Recall that the Lusternik–Schnirelmann category (or LS-category) of a space is the integer $n$ such that there is an open cover by $n+1$ open sets which have nullhomotopic inclusions, and no such cover by fewer open sets. This is quite hard to compute, but for instance, spheres clearly have LS-category equal to 1.

However, sometimes one is interested not just in open covers by (relatively) contractible open sets, but by covers where all finite intersections of such opens are also (relatively) contractible. This is especially true when dealing with higher stacks, if one is interested in efficient cofibrant replacements.

Thus, one might want to define something intermediate, like level-$n$ LS-category of a space, which is one more than the minimum number of open sets one needs to cover said space, such that intersections of at most $n$ opens is (relatively) contractible. Then a finite good open cover gives an upper bound on the level-$n$ LS-category for all $n$. There is also the analogue for good open covers, namely where all finite intersections are (relatively) contractible.

For instance, for spheres one can take a homeomorphism with the boundary of a topological simplex, then take the open cover by puffing up a face of the simplex by some small amount (this is the analogue of covering a circle by three arcs). Thus the level-$n$ LS-category of the $k$-sphere is bounded above by $k+1$.

Has something like this been considered in the literature before?

My interest stems from considering this problem for Lie groups, in particular matrix Lie groups $O(n,\mathbb{K})$, where for certain cases we have explicit covers of the minimum size. Even something like an upper bound would be good.

  • $\begingroup$ Unrelated question: Does every topological manifold have a good open cover? $\endgroup$ Commented Aug 14, 2013 at 2:14
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    $\begingroup$ Just in case you don't know this paper about L-S category of simply connected compact simple Lie groups: arxiv.org/abs/0901.2157 $\endgroup$ Commented Aug 14, 2013 at 23:27

3 Answers 3


Update: Apologies for bumping an old question, but I thought it worth mentioning that such a version of LS-category for good covers has now been studied by several authors (under the name of covering type). The basic reference is

Karoubi, Max; Weibel, Charles A., On the covering type of a space, Enseign. Math. (2) 62, No. 3-4, 457-474 (2016). ZBL1378.55002.

Further bounds and explicit calculations were given by Dejan Govc, Wacław Marzantowicz, Petar Pavešić in their preprint https://arxiv.org/abs/1710.03333. It's worth noting that the covering type of some surfaces, such as the Klein bottle, is still unknown.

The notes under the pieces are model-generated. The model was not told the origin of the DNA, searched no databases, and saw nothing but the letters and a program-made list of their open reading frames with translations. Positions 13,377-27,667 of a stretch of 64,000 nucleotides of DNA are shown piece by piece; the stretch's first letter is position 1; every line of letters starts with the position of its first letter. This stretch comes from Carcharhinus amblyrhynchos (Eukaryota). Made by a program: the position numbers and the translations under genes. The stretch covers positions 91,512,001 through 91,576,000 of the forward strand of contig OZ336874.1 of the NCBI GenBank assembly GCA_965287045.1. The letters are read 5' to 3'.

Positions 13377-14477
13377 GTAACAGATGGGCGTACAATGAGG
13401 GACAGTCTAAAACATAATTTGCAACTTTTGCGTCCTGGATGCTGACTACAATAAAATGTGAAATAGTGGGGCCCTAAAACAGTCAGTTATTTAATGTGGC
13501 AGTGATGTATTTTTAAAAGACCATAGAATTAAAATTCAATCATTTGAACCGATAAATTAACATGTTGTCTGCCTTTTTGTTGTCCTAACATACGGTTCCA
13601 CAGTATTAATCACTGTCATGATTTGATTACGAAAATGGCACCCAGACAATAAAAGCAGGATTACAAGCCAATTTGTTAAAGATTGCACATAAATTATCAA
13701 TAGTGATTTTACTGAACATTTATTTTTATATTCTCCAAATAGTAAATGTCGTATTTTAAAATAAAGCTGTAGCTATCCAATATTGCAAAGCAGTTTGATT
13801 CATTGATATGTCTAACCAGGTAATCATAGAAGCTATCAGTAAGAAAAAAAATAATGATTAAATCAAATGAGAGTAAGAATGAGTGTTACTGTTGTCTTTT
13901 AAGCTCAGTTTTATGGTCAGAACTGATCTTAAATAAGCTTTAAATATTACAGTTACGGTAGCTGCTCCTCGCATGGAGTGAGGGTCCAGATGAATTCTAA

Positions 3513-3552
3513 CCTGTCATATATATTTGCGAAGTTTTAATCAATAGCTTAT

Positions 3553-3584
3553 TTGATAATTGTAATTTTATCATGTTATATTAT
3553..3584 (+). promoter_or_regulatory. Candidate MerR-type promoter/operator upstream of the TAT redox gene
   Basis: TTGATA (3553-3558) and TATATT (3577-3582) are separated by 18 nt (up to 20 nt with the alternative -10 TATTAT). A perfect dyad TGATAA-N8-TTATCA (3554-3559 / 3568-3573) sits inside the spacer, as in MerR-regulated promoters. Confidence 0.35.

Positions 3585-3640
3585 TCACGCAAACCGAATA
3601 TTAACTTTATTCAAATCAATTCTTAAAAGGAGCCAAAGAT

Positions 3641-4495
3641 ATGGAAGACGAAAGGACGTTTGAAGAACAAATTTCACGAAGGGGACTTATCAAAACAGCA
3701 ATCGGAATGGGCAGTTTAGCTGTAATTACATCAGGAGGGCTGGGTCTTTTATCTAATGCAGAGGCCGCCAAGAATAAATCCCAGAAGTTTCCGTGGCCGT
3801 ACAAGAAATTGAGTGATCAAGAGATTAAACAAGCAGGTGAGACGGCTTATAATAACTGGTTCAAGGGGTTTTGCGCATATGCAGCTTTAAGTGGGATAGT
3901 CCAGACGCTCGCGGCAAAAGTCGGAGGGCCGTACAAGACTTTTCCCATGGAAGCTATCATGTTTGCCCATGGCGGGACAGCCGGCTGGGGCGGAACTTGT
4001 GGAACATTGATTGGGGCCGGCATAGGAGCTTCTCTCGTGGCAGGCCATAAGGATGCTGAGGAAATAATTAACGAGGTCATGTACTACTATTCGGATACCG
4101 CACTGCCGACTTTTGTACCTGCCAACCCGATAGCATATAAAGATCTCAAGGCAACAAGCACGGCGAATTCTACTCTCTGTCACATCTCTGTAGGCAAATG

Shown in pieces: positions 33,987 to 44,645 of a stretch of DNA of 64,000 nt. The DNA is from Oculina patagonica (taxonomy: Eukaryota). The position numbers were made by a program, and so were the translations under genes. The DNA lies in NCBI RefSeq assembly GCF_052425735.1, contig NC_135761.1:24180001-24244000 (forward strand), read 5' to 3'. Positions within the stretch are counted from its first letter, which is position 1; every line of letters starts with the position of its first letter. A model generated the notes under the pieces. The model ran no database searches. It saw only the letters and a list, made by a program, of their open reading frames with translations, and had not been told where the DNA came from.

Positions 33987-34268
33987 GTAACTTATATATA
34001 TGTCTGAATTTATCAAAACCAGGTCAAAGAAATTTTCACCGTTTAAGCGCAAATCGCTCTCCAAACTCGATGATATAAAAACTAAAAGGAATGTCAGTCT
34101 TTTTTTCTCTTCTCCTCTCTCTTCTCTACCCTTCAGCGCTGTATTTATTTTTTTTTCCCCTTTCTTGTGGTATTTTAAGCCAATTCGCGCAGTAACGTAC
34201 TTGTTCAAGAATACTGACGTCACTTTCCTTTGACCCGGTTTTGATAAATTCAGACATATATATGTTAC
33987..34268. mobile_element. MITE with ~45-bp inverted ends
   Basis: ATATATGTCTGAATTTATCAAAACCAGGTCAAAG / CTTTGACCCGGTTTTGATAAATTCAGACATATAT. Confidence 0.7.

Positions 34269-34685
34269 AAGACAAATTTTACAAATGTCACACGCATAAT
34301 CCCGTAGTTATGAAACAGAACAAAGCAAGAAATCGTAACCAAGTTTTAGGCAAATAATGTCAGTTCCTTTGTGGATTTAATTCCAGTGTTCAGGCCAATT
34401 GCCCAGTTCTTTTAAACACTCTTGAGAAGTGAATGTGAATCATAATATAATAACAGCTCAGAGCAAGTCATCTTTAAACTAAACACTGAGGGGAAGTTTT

Here's a trivial observation. If you have a categorical open cover $U_0,\ldots , U_k$ of $X$ (such that each inclusion $U_i\hookrightarrow X$ is null-homotopic), then the inclusion of any $n$-fold intersection of sets in the cover factors as $$ U_{i_1}\cap\cdots\cap U_{i_n}\hookrightarrow U_{i_1}\hookrightarrow X $$ and is therefore null-homotopic. It follows that $\mathrm{cat}^n(X)\le \mathrm{cat}(X)$ for all $n$, where $\mathrm{cat}^n$ is your level-$n$ category.

Well, this is true if we read all the parenthetical "relatively"s in your question. If you want the intersections to be contractible (rather than just contractible in $X$), as in a good open cover, then you get a different notion, which should be more related to the strong category, or geometric category. Maybe you know already, the strong category of $X$, denoted $\mathrm{Cat}(X)$, is the minimum $k$ such that there is a cover of $X$ by open sets $U_0,\ldots ,U_k$ which are contractible.

By the way, if your notion has been studied prior to 2003, it should be in the book on LS-category by Cornea--Lupton--Oprea--Tanré. I don't recall seeing it there, however.

  • $\begingroup$ Ah, well, that was stupid of me. However, the stronger notion is the one that is actually used for higher stacks etc. Thanks for pointing out strong category for me. $\endgroup$
    – David Roberts
    Commented Aug 14, 2013 at 7:47
  • $\begingroup$ Hmm, it turns out that $cat(X) \leq Cat(X) \leq cat(X)+1$. Good to know. $\endgroup$
    – David Roberts
    Commented Aug 14, 2013 at 7:55
  • $\begingroup$ Yes. It should be noted though that in a cover by contractible opens, the intersections need not be contractible (cf the sphere). So your definition seems to be new and worthy of study. $\endgroup$
    – Mark Grant
    Commented Aug 14, 2013 at 8:06